In just a few weeks, our friends at Top Sales World will host their first European Sales Summit. We’ll be there too, and in preparation, we reached out to editor and CEO Jonathan Farrington for his take on the event, the dizzying state of the sales enablement market, and the influencers he thinks really “get it.”
Q. This is TSW’s first-ever sales enablement conference. Why now, and what should potential attendees expect?
Our primary objective for this first European Sales Enablement Summit on October 4th in London, is quite simply, to join the dots.
We’ll be viewing the sales enablement “landscape” from every angle: the entrepreneur, the researcher, the strategist, the futurist, the practitioner, the technology provider, the messenger, and the presenter. All have their own commitment to sales enablement excellence, but each has their own approach.
In order to achieve that primary objective, we’ve brought together what is probably the most significant speaker line-up ever assembled in Europe.
Q. Sales enablement, while growing as an enterprise discipline, is still a nascent concept for many organizations. How do you define sales enablement, and how will that definition be manifested at the conference?
I think most people in the sales space believe that the US is always 2 years ahead of Europe in their thinking when it comes to sales innovation. However, sales enablement, as a movement, is already achieving adoption globally – even if most people are still struggling for an acceptable definition. My preferred definition actually comes from CSO Insights: “Sales Force Enablement — A strategic, cross-functional discipline designed to increase sales results and productivity by providing integrated content, training and coaching services for salespeople and frontline sales managers along the entire customer’s journey, powered by technology.”
Q. Many companies still view sales enablement through a lens of training alone, yet we know traditional, event-based training is rarely sufficient to produce the desired results. What advice would you give sales enablement pros that are trying to broaden their scope and drive change within their own organizations?
Yes, that is very true. There appears to be considerable confusion surrounding who should actually own a sales enablement implementation drive. By far the most critical challenge is getting every department to recognize that sales enablement is a company-wide commitment, which requires total buy-in from everyone. Unless that happens, any strategy is doomed to failure.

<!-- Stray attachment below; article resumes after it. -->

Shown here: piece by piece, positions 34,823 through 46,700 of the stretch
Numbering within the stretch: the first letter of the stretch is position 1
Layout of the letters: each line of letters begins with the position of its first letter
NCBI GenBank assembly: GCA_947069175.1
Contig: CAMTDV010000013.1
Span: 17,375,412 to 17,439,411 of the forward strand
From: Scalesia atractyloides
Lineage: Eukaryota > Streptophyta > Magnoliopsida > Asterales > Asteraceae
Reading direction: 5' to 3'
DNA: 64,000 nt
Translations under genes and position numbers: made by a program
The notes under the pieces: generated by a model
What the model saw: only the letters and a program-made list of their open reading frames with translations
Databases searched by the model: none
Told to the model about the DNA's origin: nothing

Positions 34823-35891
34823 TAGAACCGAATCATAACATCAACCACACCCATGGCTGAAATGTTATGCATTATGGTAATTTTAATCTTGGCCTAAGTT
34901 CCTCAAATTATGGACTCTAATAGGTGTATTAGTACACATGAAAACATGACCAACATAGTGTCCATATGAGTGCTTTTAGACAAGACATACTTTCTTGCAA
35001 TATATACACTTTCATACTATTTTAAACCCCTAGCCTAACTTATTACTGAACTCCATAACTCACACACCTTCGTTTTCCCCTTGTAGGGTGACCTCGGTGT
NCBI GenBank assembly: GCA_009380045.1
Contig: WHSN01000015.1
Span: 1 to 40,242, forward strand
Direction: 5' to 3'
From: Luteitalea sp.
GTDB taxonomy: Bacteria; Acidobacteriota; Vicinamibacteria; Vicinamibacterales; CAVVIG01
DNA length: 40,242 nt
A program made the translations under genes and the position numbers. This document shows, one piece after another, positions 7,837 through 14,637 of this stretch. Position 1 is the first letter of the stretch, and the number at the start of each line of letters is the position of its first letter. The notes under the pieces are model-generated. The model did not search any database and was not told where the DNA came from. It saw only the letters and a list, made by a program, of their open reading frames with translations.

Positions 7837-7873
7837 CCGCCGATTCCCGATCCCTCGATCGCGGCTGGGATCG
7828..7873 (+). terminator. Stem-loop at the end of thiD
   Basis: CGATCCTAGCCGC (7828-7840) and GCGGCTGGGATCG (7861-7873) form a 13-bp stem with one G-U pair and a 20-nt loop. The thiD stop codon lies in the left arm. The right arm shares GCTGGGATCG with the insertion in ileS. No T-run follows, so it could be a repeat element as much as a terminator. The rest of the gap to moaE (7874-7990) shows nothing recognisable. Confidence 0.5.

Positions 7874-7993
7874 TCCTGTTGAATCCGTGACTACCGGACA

Q. Particularly for teams with an enterprise focus, acquiring and retaining new accounts is harder than it’s ever been. (Long sales cycles and complex buying groups within accounts are just a few of the challenges we see across our customer base.) As we move into planning season for 2018, what should sales leaders strive to do differently when it comes to enabling their teams to compete and win in this environment?
The most important challenge for any frontline sales professional wishing to sell into enterprise accounts is having "commercial bandwidth." And most important of all, a seller must discover quickly, where or how he/she can make a significant contribution in helping the buyer/prospect achieve their overall goals and commercial objectives, this year and beyond. How can they help them save, gain, reduce, increase or improve? Those are the five significant words that will make a seller attractive - very attractive – if indeed they genuinely do have something to bring to their party. They have absolutely no interest in us, our company, our past successes, our ability to stage a dynamic presentation or even our products/solutions – unless we impact their profitability, market share or overall success.
Q. The sales technology market is booming and shows no signs of slowing down. But we know that technology is only as good as the resources available to support it – including making sure the technology actually gets used. How can sales enablement pros make smarter decisions about where and when to invest in technology?
I believe that it is essential that anyone investing in new technology first understand what they want to achieve. I would estimate that at least 80% of organizations that have invested in sales technology in the past 3 years are not fully utilizing it – and as a consequence, they have achieved a very poor return on that investment. You are right, the sales technology market is booming. Some would say it has become saturated and I know many decision makers who have literally become dizzy. But the harsh reality is that we need technology. It has made us more efficient, more productive, and allegedly, more professional. Therein lies the dichotomy.
Q. In your role, you have a unique opportunity to speak with both practitioners and vendors. What are you hearing in terms of common challenges or frustrations when it comes to sales enablement?
The most common comment I am hearing right now is, “What is it?” There appears to be so much confusion in many areas of the sales and marketing space. I am also witnessing a certain level of cynicism from all those people who heralded the arrival of Sales 2.0 and then embraced Social Selling before getting to grips with Sales 3.0. These people are wondering if sales enablement is just the next shiny thing – another bandwagon to jump on.
Q. Is there an organization or sales leader you feel has really “cracked the code” when it comes to successful sales enablement? If so, who and why?
Yes, I am hugely influenced in my thinking by CSO Insights and Tamara Schenk, in particular. Tamara has a complete view of the sales enablement landscape - in abstract, conceptual and pragmatic terms.